That is Christian life in Egypt today. When Mohamed Morsi came to power, things became considerably worse for them than under Hosni Mubarak. The Egyptian military at least had the decency not to join in the attacks; local police were unpredictable. While Morsi delivered the usual blather about “peace, peace” to the cameras, his brownshirts were going to work on the Christians, & on many secularized Muslims, too. Pogroms are intrinsic to the Islamist conception of Shariah: religious minorities are to be exiled, enslaved, or exterminated. Attacks on them are celebrated as holy acts, & any assailant who manages to get himself killed in the course of the carnage is hailed as a martyr.
Notwithstanding the pusillanimity of our statesmen & media, & the veil of political correctness that we draw over our own heads, most people in the West know the score by now. We’d rather pretend that we did not know, but we know. All Egyptians most certainly know it. The great majority are reasonably decent people. Only the usual minority of thugs, who exist as a proportion in every society, join in the rampages. For the rest, as for the Germans under Hitler, the best thing is to look the other way. Why intervene, & thereby make yourself a target? Perhaps, make your whole family a target? And when it is all over, & the shame descends for what was done, & the truth begins to rise from the ashes, there is nothing else for it but, “We never knew!”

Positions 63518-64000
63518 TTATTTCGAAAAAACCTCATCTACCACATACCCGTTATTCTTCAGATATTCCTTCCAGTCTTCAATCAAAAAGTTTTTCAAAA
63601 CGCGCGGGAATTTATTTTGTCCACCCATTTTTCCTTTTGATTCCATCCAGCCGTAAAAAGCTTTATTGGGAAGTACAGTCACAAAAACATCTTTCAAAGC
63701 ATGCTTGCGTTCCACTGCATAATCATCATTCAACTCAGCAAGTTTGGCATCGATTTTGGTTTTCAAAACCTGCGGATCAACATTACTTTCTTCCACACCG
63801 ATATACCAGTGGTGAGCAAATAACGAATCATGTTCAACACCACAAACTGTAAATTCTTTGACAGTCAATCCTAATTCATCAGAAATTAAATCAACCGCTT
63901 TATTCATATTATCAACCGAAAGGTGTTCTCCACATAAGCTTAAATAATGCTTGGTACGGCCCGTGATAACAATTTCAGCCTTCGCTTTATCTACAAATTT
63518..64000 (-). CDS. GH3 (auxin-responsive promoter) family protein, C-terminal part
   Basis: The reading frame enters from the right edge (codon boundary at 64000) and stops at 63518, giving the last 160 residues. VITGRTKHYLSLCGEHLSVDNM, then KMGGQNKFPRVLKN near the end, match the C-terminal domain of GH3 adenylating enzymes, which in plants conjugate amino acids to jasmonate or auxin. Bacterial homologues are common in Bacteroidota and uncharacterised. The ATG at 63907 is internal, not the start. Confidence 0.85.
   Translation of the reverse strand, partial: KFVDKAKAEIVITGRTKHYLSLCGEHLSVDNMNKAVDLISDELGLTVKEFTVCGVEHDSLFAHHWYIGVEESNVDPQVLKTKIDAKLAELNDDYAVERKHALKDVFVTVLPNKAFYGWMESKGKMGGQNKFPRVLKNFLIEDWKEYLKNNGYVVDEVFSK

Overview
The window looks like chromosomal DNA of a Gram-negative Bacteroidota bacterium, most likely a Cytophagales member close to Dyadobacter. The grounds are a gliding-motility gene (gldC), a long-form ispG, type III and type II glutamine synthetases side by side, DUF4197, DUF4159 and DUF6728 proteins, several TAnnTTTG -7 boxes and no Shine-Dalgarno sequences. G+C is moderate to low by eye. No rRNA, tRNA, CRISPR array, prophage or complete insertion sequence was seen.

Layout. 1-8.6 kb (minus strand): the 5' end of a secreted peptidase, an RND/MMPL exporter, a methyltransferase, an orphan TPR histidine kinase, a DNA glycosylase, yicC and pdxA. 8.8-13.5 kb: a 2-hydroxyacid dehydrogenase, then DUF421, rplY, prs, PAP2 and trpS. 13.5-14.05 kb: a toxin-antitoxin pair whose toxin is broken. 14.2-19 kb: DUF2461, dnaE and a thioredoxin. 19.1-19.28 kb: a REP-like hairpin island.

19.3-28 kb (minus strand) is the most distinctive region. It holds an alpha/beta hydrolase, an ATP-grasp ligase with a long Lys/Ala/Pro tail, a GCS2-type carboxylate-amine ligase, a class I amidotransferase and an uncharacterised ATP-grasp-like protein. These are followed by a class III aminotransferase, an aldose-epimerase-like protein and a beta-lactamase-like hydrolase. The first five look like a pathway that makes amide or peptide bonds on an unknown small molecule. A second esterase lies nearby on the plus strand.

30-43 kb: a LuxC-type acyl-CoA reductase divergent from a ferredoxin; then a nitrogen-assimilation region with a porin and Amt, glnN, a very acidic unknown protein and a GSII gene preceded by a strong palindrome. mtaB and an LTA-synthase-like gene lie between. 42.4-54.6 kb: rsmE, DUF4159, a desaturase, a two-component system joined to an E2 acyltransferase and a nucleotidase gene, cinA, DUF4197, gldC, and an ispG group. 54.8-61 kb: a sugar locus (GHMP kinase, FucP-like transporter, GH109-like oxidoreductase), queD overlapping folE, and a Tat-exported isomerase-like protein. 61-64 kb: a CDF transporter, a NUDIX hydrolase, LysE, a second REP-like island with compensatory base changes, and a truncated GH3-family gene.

News reports out of Syria are airing graphic footage of extensive interior damage to the historic Khalid Ibn Al-Walid Mosque in Homs. Syrian government troops, backed by Hizballah fighters, captured the mosque from Free Syrian Army (FSA) forces on July